The first time I watched Spirited Away was during an A Level Film Studies class. Four to Five years on I decided to re-watch it. Considering the film is rated so highly amongst critics and ‘Greatest Ever Animated Film’ polls I couldn’t remember much about it except some of the odder characters. The creatures and spirits are some of the oddest, surreal and bizarre in an animated film I can remember. There are the soot workers, a momentary glimpse of a giant and obese radish spirit, two identical big headed grannies, a silent spirit monster and three green bouncing heads to name a few. Watching the film a second time the creativity was equally refreshing. There a scenes with a stinking, sludge spirit that transforms with the help of Chihiro (the protagonist), as well as another where paper birds attack Haku (Chihiro’s friend in the spirit world) in the form of a dog-like dragon. The film isn’t enchanting like a fairy tale is but it does captivate you and your imagination.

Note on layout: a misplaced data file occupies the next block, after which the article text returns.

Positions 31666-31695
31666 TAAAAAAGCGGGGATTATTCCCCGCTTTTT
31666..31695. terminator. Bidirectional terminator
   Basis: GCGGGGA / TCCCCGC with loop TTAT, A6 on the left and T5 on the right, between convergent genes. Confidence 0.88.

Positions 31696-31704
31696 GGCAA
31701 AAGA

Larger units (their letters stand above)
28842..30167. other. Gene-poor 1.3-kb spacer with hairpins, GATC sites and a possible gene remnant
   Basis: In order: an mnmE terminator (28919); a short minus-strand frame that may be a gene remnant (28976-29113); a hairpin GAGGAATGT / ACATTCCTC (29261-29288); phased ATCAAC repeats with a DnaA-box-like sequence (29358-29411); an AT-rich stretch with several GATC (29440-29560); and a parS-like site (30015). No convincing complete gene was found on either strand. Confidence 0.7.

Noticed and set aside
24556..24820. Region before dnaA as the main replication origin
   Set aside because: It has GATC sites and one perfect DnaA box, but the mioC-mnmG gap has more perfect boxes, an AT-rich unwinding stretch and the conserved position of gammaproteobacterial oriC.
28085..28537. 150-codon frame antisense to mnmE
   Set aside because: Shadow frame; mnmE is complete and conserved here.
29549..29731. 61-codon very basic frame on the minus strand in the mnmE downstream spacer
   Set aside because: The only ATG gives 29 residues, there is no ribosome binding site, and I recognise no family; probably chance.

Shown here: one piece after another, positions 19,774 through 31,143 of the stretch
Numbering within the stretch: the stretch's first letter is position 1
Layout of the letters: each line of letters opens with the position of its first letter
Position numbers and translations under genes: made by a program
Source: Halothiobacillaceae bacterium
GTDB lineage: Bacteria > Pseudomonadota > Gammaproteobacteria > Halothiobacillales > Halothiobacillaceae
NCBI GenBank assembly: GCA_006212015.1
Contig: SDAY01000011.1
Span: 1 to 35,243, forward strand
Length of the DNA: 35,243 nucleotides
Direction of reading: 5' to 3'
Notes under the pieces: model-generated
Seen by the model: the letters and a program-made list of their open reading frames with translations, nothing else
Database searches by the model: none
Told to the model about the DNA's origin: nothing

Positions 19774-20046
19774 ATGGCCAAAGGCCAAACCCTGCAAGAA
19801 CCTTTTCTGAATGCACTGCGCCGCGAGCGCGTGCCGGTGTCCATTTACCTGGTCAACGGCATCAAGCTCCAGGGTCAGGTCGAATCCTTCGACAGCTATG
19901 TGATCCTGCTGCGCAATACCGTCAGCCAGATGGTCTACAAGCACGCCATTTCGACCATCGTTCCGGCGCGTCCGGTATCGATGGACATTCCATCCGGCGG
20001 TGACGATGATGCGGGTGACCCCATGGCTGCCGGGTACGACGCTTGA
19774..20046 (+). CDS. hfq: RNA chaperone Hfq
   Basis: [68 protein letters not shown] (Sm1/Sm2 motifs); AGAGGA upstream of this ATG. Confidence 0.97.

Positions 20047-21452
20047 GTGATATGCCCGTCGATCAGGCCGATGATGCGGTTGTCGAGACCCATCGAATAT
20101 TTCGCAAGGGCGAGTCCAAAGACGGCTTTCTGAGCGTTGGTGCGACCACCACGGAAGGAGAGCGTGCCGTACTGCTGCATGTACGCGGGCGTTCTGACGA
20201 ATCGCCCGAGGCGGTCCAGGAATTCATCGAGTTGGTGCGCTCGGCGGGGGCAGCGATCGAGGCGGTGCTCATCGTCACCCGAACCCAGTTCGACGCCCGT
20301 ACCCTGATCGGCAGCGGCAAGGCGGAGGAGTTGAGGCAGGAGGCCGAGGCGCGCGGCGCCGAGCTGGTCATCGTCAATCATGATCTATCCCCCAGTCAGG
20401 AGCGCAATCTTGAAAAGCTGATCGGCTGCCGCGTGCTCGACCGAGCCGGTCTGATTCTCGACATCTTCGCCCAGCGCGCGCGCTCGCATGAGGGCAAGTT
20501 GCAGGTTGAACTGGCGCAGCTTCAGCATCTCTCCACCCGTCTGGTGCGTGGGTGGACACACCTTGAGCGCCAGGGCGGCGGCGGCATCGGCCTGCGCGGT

Spirited Away is a far cry from the sentimental and hopeful films that Disney produces. It is refreshing to see a children’s film that isn’t overbearingly emotional, but peaceful and quaint; it feels Japanese rather than American. The film was odd, bizarre and surreal, but it was oddly comforting. Animation can capture you like a live action film never could. Spirited Away thrives in its creativity but it doesn’t make it a classic or to be regarded as one of the greatest animated films ever, but it is a captivating film.